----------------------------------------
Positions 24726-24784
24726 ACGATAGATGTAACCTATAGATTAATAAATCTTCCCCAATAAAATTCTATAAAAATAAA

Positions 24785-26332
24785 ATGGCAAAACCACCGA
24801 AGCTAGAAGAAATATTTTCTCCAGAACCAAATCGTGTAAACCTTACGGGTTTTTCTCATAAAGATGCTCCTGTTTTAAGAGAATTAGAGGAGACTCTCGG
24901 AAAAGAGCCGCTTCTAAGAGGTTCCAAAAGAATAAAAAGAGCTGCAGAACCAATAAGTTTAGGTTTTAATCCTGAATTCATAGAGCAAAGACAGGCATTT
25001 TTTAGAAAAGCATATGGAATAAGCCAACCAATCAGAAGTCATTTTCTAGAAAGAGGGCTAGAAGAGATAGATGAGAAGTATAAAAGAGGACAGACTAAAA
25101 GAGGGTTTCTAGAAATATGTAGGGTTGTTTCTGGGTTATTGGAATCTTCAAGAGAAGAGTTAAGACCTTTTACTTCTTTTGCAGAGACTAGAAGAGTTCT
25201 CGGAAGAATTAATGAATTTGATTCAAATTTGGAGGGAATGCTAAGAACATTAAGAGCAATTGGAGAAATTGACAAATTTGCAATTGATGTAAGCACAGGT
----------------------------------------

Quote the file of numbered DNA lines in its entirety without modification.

Positions 24726-24784
24726 ACGATAGATGTAACCTATAGATTAATAAATCTTCCCCAATAAAATTCTATAAAAATAAA

Positions 24785-26332
24785 ATGGCAAAACCACCGA
24801 AGCTAGAAGAAATATTTTCTCCAGAACCAAATCGTGTAAACCTTACGGGTTTTTCTCATAAAGATGCTCCTGTTTTAAGAGAATTAGAGGAGACTCTCGG
24901 AAAAGAGCCGCTTCTAAGAGGTTCCAAAAGAATAAAAAGAGCTGCAGAACCAATAAGTTTAGGTTTTAATCCTGAATTCATAGAGCAAAGACAGGCATTT
25001 TTTAGAAAAGCATATGGAATAAGCCAACCAATCAGAAGTCATTTTCTAGAAAGAGGGCTAGAAGAGATAGATGAGAAGTATAAAAGAGGACAGACTAAAA
25101 GAGGGTTTCTAGAAATATGTAGGGTTGTTTCTGGGTTATTGGAATCTTCAAGAGAAGAGTTAAGACCTTTTACTTCTTTTGCAGAGACTAGAAGAGTTCT
25201 CGGAAGAATTAATGAATTTGATTCAAATTTGGAGGGAATGCTAAGAACATTAAGAGCAATTGGAGAAATTGACAAATTTGCAATTGATGTAAGCACAGGT